NEW YORK (TheStreet) -- It's too early to tell whether the banking reforms that stemmed from the financial crisis of 2008 will be enough for financial safety, according to Sir Mervyn King, the former Bank of England governor.
The bank's capital ratios are now much higher, while leverage ratios are much lower. The system is certainly safer, but only time will truly tell if it's safe enough, he said. Bank managers are now much more aware of the systematic risks that exist, so hopefully they will be less likely to make the same mistakes again.
King stressed that complex banking methods and derivative trading instruments continue to weigh on many U.S. and European banks. And while he acknowledged that there isn't much risk currently present with these products, they have the potential to wreak havoc, just like they did just several years ago.
The question remains, how much longer will these banks be able to do standard banking -- such as lending and accepting deposits -- while also holding larger and riskier assets, such as complex derivative products?
That raises the next question: when do big banks become too big?
A number of banks, including JPMorgan Chase (JPM) - Get Report , Citigroup (C) - Get Report and Deutsche Bank (DB) - Get Report , among others, have engaged in wrongdoing that has resulted in enormous fines.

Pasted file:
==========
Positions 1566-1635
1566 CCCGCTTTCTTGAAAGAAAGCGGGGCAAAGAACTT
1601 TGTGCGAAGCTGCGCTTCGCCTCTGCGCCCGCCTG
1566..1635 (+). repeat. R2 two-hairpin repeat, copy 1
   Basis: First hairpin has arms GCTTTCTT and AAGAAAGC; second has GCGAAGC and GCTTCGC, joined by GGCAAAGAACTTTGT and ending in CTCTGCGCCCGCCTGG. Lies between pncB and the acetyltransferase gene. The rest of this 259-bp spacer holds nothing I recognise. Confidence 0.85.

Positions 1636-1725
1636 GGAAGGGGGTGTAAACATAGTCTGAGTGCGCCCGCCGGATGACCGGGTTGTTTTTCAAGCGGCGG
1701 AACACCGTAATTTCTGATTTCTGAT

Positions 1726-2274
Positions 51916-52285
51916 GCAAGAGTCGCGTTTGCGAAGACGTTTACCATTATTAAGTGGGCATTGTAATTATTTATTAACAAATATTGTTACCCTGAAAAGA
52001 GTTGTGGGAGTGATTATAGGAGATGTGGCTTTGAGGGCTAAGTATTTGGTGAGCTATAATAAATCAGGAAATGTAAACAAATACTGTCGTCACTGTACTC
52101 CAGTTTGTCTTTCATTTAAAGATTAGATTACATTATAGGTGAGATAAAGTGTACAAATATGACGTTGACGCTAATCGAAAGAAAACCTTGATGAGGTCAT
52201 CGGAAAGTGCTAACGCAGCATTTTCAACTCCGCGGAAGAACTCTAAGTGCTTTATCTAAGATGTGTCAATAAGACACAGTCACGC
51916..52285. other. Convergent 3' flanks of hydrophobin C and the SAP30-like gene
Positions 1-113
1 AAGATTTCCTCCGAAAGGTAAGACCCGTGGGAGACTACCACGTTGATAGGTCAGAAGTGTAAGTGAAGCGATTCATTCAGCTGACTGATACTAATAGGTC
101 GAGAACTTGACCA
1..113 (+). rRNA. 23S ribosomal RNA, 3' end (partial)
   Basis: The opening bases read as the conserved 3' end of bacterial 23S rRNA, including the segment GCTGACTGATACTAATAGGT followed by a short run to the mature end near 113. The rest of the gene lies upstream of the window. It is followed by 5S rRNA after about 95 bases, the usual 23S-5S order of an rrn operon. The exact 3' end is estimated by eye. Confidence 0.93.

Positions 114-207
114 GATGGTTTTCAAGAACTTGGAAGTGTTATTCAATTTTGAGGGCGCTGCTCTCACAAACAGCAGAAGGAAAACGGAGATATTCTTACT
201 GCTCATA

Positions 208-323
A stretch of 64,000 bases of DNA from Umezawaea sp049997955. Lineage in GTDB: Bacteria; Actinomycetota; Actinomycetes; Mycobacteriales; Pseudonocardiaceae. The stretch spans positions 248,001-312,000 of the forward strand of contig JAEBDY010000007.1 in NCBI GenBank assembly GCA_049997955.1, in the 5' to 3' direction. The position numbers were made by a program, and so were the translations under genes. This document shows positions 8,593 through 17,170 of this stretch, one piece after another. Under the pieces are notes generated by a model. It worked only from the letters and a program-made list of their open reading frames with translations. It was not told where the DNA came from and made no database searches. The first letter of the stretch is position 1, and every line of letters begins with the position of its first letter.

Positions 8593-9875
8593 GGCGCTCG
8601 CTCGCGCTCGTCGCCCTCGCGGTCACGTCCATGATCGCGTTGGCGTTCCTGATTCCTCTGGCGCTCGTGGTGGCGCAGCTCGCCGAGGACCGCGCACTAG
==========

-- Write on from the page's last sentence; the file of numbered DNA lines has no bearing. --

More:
Most of this wrongdoing happened without the knowledge of its top management, yet is still resulting in multibillion dollar fines. King reasoned that too-big-to-fail institutions may also be too big to manage, something regulators will have to determine in the future.
On former regulators transitioning to banking positions in the private and public market, King acknowledged that the pay tends to be much better. And while many people think there should be a longer "cooling off period" for those making the transition, it's less of an issue than those coming from the banking industry and going into the regulation industry, he said.
Bankers that go on to be regulators tend to tackle issues from a business perspective and aren't as tough-minded as say, Paul Volcker.
Regulators need to stand up to pressure and rule with a tougher stance, King concluded.
-- Written by Bret Kenwell